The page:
Exchange traded funds tracking India, Asia's third-largest
economy, are getting crushed Thursday after the government there
unveiled surprise spending increases ahead of next year's
elections. Indian government expenditures will surge 16 percent
for the 2013/14 fiscal year to $309 billion,
On the heels of a slack fourth-quarter GDP report and with
dealing with a tenuous grip on its
investment-grade credit rating
, economists and investors expected more of a commitment to
spending cuts from Finance Minister P. Chidambaram, not spending
India's GDP grew at 4.5 percent in the fourth quarter, the
slowest pace of growth in almost four years.
are showing an adverse reaction to Chidambaram's spending plans
as the WisdomTree India Earnings ETF (NYSE:
) is down 3.2 percent today. The PowerShares India Portfolio
) is lower by 3.3 percent while the iShares S&P India Nifty
50 Index (NASDAQ:
) is off 3.1 percent.
Noteworthy is the fact that Fitch Ratings and Standard &
Poor's have said that India's new budget will not prompt a
sovereign debt downgrade. The two ratings agency have previously
said India's investment-grade rating could be in danger unless
the government gets a better hold of its finances. At BBB- on the
S&P scale, India's credit rating is the lowest in
investment-grade territory and the lowest among the four BRIC
Chidambaram, widely viewed as a possible candidate for prime
minister next year, disappointed investors by rolling out a
budget that does not deliver a much anticipated cut in
withholding taxes for debt investments, Reuters reported.
Last last year, India unveiled a series of reforms aimed at
boosting foreign investment, news that helped buoy the late-year
fortunes of EPI, PIN and other India ETFs. However, the country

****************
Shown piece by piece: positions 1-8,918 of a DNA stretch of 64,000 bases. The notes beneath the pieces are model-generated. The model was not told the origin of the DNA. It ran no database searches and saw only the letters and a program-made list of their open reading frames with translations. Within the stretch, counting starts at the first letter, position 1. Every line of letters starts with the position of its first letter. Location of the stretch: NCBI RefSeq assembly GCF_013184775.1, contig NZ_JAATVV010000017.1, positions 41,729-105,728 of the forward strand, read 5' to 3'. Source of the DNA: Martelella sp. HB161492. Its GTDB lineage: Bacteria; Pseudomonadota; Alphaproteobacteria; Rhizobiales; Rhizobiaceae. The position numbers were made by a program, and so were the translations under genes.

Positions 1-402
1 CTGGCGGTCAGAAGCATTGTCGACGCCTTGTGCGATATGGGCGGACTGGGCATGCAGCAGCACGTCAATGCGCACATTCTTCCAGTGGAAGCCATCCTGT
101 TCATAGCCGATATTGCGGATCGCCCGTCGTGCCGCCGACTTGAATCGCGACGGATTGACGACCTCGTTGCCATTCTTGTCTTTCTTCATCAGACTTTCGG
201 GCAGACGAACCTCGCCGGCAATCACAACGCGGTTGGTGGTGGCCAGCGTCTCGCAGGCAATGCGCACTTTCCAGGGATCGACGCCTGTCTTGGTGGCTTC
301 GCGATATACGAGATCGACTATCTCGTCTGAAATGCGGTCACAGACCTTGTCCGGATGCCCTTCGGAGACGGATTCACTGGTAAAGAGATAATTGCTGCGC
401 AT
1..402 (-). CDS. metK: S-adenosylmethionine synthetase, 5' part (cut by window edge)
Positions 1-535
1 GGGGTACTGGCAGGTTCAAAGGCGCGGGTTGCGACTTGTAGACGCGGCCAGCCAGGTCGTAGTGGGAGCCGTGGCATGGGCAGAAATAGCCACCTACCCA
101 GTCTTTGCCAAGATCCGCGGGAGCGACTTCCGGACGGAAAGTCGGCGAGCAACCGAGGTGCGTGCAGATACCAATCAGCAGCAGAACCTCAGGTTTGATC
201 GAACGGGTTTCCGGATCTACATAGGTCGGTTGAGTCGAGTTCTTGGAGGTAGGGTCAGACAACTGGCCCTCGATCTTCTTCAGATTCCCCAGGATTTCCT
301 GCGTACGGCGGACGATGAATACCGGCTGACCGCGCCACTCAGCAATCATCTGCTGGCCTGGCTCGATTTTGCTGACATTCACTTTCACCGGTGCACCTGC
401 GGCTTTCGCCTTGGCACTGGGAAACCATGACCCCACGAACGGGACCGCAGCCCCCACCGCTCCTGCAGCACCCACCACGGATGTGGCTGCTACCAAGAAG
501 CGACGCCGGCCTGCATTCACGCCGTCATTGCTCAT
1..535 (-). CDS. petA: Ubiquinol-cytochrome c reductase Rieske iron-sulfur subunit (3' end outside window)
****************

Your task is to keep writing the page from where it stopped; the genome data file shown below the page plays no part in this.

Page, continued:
also proposed General Anti-Avoidance Regulations (GAAR) earlier
in the year, casting a pall over Indian stocks.
There has been some talk of deferring GAAR, which could be a
near-term positive for Indian equities. GAAR's implementation
could be delayed for up to three years
so that companies with tax residency in Mauritius are not overly
However, markets apparently wanted more out of the Chidambaram
regarding avenues to increase foreign direct investment.
Increased government spending ahead of national elections is
not a new theme. Investors and voters have seen it in the U.S.
decades and the emerging world has taken a page from the U.S.
playbook. Last year, Malaysia unveiled
a massive spending program ahead of this year
though that has done little to support the iShares MSCI Malaysia
ETF in 2013.
Spending is not the only issue. Chidambaram is looking to
impose new taxes on large companies to boost revenue rather than
reduce spending. That could be a negative catalyst for EPI, PIN
and INDY because those ETFs are heavily focused on Indian
That said, small-caps ETFs are reacting even more poorly to
the news. Already the 2013 laggards of the India ETF lot, the
Market Vectors India Small-Cap ETF (NYSE:
) and the EGShares India Small-Cap ETF (NYSE:
) are both lower by more than five percent today.
For more on ETFs, click
(c) 2013 Benzinga.com. Benzinga does not provide investment
advice. All rights reserved.
Profit with More New & Research
. Gain access to a streaming platform with all the information
you need to invest better today.
Click here to start your 14 Day Trial of Benzinga